I like a good birth story, so I’ll write up the details of my labor for a later post.  I never went into labor with my older son (who was breech and born via C-section), so this birth was an entirely new and different experience.  Recovery has been much easier.

(Side note: You might have noticed that I’ve changed some blog things recently—like the name—to reflect my graduation and changing life.  Those updates aren’t completely finished, so please pardon the mess!)

There’s new advice for new parents

It’s been a busy week when it comes to telling new parents what they should and shouldn’t do.  The American Academy of Pediatrics (AAP) released several new policies, and the US Preventive Services Task Force (USPSTF) reviewed and updated their recommendations on breastfeeding support.  Even though Little Boy is well past infancy, I’m still very interested in the science of infant care (and we might decide to have another kid), so I’ve been paying attention.  Let’s take a look at each of the new policies.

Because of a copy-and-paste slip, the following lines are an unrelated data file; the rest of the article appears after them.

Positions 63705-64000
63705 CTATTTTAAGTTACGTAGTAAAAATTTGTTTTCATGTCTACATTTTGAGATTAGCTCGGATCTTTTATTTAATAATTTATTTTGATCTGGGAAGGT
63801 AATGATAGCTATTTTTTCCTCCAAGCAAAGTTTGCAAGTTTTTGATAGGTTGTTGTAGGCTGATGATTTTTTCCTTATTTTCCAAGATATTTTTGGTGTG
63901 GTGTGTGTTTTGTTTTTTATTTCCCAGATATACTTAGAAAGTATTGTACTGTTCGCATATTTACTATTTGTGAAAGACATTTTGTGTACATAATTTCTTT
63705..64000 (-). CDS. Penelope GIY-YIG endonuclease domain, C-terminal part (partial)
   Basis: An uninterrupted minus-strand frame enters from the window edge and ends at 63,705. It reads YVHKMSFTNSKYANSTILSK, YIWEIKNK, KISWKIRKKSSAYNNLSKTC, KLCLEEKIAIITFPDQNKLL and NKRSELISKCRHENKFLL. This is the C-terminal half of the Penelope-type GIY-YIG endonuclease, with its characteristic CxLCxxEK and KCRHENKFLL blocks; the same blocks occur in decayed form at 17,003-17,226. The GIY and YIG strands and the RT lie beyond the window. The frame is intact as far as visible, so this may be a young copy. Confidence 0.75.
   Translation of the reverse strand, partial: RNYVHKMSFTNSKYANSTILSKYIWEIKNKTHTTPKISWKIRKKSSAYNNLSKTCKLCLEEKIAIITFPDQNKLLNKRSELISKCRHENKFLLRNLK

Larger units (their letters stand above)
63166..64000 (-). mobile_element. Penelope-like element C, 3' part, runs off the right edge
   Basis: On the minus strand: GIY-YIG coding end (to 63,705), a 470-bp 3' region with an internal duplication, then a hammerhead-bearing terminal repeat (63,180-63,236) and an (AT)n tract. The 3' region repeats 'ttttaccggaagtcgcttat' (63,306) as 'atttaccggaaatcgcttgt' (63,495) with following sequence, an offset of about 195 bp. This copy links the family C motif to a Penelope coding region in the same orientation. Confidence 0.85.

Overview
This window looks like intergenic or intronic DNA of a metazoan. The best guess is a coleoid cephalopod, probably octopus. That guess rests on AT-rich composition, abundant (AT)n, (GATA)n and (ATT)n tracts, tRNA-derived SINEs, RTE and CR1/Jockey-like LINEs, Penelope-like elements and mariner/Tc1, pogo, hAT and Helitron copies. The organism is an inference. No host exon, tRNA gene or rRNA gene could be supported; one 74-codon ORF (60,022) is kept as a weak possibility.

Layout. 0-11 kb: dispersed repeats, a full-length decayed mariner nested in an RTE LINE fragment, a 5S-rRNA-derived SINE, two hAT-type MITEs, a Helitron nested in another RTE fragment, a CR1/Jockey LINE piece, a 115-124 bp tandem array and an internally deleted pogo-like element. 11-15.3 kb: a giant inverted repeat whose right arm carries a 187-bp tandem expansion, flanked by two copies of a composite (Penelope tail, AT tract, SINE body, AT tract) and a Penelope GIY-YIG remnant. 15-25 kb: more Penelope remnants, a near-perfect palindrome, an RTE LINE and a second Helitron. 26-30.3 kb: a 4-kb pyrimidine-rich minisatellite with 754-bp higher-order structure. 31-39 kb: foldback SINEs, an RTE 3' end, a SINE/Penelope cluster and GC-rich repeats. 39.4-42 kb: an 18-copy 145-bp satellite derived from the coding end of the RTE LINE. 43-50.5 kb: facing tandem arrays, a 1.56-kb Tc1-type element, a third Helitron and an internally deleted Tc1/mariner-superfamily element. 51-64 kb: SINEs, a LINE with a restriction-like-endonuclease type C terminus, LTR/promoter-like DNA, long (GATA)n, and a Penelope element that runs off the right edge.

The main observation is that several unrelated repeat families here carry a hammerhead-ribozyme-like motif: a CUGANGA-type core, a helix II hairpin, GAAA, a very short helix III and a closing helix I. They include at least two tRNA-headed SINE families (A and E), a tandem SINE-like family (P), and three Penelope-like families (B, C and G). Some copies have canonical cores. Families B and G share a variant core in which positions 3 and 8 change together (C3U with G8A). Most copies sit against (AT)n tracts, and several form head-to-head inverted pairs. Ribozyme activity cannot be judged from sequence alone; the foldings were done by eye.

Kids & screen time

The general message of the AAP’s new policy statement on media use by young children is familiar: choose age-appropriate media, talk to your kids about what they’re watching, and turn off the TV (and other devices) before bed.  But there are a few key updates worth pointing out:

  • They’ve lowered the age of “no digital media” from 2 years to 18 months: you are now allowed to introduce “high-quality programming” to your 18-month-old if you so choose.  I’m pleased with this recommendation, because it agrees with my observations of child development.  Little Boy was 17 or 18 months old when he started really caring about Sesame Street.  By age 2, he knew all the characters and could identify the letter C (is for Cookie) in other contexts.  The old ‘kids don’t get anything out of TV before age 2’ policy seemed frankly incorrect.